At Least 40 People Have Died In Ongoing Protests In India

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At Least 40 People Have Died In Ongoing Protests In India
At least 40 people in northeastern Delhi have been killed amid ongoing protests over India's controversial citizenship law.
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At least 40 people in Delhi have died amid ongoing unrest over India's Citizenship Amendment Act, or CAA. The violence is reportedly the worst to occur there in decades, with Hindu nationalists attacking anti-CAA protesters in Muslim-majority communities.

On Friday, Muslims in northeast Delhi returned to fire-bombed mosques for weekly congregational prayers. Police patrolled riot-torn neighborhoods while some Hindus reportedly shouted at Muslims en route to services.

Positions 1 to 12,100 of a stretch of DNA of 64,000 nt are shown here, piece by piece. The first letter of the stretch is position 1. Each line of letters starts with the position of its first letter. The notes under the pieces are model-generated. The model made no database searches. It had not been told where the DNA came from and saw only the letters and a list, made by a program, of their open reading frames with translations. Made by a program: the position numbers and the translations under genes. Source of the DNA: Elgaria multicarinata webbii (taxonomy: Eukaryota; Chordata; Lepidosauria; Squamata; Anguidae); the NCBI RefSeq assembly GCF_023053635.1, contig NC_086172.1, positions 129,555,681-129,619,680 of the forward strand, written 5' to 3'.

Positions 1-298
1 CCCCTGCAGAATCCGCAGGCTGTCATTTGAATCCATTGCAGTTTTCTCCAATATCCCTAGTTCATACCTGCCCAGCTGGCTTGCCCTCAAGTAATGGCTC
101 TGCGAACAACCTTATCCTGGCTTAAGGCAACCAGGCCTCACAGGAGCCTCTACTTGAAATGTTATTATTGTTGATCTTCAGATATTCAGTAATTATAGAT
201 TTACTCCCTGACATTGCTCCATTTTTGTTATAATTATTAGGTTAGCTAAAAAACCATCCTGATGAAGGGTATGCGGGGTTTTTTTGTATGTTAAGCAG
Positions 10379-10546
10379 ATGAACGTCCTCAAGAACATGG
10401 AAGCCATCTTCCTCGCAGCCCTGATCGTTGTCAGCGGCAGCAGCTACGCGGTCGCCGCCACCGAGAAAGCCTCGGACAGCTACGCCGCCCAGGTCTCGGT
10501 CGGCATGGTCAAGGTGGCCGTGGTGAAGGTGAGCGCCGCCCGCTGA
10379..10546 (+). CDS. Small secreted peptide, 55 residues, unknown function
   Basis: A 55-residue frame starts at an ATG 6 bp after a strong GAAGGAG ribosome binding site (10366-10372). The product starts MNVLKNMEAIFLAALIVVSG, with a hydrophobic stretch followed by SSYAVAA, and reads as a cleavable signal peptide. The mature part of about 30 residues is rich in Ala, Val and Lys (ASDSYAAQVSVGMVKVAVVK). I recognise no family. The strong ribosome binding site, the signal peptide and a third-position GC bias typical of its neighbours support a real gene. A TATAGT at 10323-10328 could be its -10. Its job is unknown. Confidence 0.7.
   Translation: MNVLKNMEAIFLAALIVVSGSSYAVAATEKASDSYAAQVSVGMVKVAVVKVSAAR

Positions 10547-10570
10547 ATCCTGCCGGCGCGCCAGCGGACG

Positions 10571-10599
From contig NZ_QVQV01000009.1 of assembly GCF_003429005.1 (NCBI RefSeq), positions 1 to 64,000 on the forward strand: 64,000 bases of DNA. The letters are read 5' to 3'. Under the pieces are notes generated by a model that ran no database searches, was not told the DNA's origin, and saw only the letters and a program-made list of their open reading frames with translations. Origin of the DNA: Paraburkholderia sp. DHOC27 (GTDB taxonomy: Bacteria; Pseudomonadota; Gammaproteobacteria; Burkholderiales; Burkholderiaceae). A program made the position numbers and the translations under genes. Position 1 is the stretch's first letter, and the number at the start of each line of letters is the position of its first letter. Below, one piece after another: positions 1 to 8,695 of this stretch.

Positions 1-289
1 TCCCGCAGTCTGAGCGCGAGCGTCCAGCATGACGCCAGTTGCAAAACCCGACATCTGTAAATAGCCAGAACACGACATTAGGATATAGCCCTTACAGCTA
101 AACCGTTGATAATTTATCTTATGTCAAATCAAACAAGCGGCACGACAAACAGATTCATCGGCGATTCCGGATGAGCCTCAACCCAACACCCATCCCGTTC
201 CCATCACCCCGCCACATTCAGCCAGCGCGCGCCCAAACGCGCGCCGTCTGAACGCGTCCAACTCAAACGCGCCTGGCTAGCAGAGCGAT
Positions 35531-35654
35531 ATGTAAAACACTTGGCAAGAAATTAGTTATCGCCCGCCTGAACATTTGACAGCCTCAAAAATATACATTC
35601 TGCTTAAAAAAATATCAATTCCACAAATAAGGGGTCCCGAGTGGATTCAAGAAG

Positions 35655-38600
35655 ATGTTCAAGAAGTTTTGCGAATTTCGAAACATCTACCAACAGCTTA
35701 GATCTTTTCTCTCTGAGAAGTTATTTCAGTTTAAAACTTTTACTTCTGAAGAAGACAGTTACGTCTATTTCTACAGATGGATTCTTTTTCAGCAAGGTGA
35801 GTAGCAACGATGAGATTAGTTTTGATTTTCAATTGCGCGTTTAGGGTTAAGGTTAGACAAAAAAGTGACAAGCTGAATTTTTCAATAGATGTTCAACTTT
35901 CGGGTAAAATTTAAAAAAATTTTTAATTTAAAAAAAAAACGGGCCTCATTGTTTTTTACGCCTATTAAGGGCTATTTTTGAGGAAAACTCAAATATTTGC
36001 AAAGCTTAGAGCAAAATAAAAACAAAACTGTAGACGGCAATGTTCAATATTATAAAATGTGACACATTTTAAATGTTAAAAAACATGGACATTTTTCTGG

One Hindu man in Delhi told The Associated Press that his son's blood was on the hands of a local member of the ruling right-wing Bharatiya Janata Party, or BJP. A Muslim man told the news outlet: "If they burn our mosques, we will rebuild them again and pray. It's our religious right, and nobody can stop us from practicing our religion."

Violence erupted in Delhi on Sunday, just as President Donald Trump was arriving to meet with Indian Prime Minister Narendra Modi and BJP officials. On Wednesday, Modi appealed to Delhi residents to maintain "peace and brotherhood."

But critics questioned why the prime minister took so long to address the situation. They also accused Modi, the BJP and Delhi police of fomenting the unrest.

Mohammad Zubair: "Twenty to 25 people started to beat me. The rest were standing by as if they were watching a show. There were thousands behind them. They kept hitting me. Nobody stepped forward to save me."

India's parliament passed the CAA in December to fast-track citizenship for non-Muslims from three Muslim-majority countries. Opponents argue the CAA not only violates India's secular constitution but is also biased against Muslims and meant to advance the BJP's broader Hindu nationalist agenda.